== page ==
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New genes at work in patients with hereditary lung disease

Gene therapy trial succeeds in spurring production of a protective protein

Researchers at the University of Massachusetts Medical School and the University of Florida in Gainesville have safely given new, functional genes to patients with a hereditary defect that can lead to fatal lung and liver diseases, according to clinical trial findings slated to appear this week in the online early edition of the Proceedings of the National Academy of Science.

"This trial represents a very important step toward a potential gene therapy for the 100,000 or more Americans who suffer with alpha-1 antitrypsin deficiency," said Terence R. Flotte, MD, dean of the School of Medicine and provost & executive deputy chancellor of UMass Medical School. Dr. Flotte, senior author on the study, was formerly the chair of pediatrics at the University of Florida, where the study was conducted.

Patients with alpha-1 antitrypsin deficiency cannot produce a protective form of the protein alpha-1 antitrypsin, which is normally produced in the liver and protects the lungs from inflammation. Those lacking alpha-1 antitrypsin are vulnerable to infections or irritants in the air, such as cigarette smoke, and often develop life-threatening lung disease. Some people with the deficiency lead disease-free lives, never knowing they have defective genes. In others, the deficiency can lead to emphysema and cirrhosis, both progressive diseases that can be fatal.

In the clinical trial, three patients who received injections of a harmless virus containing copies of a correct gene for alpha-1 protein in their upper arms were able to produce trace amounts of alpha-1 antitrypsin for up to one year. Although the levels produced were not considered therapeutic, the study provided critical "proof of principle" that a corrected, functioning gene could trigger production of the protein. The National Heart, Lung and Blood Institute recently awarded a five-year, $2 million grant to Dr. Flotte for further clinical trials studying the use of an adeno-associated virus to deliver the alpha-1 antitrypsin gene.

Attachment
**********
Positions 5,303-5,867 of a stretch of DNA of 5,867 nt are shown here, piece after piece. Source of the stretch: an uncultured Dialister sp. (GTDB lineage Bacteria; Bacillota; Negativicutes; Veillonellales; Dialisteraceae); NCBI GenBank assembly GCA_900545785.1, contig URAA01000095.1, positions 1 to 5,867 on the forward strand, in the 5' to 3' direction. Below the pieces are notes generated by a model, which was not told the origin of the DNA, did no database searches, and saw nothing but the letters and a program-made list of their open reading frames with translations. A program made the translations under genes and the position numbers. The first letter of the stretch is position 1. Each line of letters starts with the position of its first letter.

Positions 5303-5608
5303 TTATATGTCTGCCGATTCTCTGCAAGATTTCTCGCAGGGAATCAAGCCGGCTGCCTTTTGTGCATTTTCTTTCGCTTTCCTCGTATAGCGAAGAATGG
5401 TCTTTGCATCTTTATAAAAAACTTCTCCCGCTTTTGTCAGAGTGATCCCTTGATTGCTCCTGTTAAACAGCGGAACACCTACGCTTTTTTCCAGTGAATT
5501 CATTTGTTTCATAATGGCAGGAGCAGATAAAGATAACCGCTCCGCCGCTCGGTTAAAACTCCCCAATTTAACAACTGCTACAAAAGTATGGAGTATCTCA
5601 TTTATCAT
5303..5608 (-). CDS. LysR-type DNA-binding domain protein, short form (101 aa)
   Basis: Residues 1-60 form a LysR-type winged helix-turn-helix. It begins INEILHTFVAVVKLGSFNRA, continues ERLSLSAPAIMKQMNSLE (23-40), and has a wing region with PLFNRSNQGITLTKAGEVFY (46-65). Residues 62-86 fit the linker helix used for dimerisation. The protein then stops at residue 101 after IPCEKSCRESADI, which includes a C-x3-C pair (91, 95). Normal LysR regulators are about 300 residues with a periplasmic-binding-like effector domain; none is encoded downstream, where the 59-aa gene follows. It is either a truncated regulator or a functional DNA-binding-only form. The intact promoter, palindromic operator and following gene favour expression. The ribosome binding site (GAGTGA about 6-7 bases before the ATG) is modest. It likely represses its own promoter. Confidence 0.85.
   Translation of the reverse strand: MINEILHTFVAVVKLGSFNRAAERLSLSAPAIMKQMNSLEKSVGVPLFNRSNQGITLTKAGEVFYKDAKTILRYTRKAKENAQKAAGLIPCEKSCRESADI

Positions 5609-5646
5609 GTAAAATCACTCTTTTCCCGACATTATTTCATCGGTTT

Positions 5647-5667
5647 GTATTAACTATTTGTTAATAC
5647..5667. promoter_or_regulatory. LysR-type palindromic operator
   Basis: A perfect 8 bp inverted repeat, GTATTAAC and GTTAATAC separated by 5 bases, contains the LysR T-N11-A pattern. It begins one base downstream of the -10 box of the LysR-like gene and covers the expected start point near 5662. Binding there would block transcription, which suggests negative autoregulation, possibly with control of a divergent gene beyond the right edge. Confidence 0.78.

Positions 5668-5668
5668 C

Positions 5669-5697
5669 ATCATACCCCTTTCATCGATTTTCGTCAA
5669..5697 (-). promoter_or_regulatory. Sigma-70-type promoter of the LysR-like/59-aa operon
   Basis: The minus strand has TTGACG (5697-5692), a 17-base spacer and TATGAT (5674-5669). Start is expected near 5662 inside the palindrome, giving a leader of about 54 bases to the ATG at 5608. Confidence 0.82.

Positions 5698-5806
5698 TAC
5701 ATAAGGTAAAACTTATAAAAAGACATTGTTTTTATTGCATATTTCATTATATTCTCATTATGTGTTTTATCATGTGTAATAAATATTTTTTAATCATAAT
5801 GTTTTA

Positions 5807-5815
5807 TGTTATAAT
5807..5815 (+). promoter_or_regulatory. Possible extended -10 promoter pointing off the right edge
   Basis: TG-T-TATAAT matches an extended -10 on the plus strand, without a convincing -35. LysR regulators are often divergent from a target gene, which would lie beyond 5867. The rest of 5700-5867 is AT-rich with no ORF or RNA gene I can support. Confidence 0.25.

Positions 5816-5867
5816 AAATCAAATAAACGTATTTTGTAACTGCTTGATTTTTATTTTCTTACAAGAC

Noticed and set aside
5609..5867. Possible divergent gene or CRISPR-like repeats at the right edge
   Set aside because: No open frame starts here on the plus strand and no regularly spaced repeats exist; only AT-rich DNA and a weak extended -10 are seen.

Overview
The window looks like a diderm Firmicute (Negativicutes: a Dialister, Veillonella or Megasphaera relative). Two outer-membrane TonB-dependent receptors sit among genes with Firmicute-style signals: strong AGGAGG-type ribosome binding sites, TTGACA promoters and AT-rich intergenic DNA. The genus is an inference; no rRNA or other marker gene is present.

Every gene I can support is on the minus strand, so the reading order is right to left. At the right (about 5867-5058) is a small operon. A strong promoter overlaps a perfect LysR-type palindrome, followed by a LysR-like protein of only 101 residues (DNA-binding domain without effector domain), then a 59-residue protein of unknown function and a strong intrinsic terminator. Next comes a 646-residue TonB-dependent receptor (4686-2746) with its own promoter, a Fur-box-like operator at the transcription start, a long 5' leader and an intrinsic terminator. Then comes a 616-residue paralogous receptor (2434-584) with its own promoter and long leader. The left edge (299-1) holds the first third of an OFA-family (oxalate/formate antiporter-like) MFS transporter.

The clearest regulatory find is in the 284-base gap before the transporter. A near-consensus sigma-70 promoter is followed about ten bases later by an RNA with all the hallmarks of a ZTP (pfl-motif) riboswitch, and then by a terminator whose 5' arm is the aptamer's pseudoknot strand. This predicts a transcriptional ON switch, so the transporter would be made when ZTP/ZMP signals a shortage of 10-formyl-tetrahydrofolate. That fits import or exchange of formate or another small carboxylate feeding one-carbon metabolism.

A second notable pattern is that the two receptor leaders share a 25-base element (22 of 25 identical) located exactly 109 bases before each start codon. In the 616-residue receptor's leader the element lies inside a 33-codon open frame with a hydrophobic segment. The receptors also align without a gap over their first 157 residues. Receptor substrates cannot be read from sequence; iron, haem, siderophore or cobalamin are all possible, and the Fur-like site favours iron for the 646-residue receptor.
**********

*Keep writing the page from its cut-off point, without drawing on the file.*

"When you deliver this therapy into the deltoid muscles of the arm, the muscle becomes a factory for making the protein that these individuals are missing," said Mark L. Brantly, MD, a professor of medicine and molecular genetics and microbiology at UF's College of Medicine and first author of the study.

The trial established the safety of the adeno-associated virus used to "infect" patients' cells with replacement genes, which then do the vital work of producing the alpha-1 protein. Nine patients were divided in three groups to receive the gene therapy at the General Clinical Research Center at Shands at UF Medical Center. Patients received nine injections in their non-dominant upper arms, with the dosage increasing in each group. At 365 days after the injections, the transferred genes were measurably producing alpha-1 protein in the three patients who received the highest dose, showing that the normal gene was successfully transferred and had begun doing its intended job in the patients' muscles.

"I hope the alpha-1 community is as encouraged as I am that although this trial does not give us any guarantee, there is a fighting chance to develop a therapy using this method," said Dr. Flotte. "In patients receiving the highest dose in this study, we saw transgene expression. And although it approached just 1 percent of what we ultimately want, we can be reasonably optimistic that we can achieve much closer to normal values in people by using the same approach with an increased dose."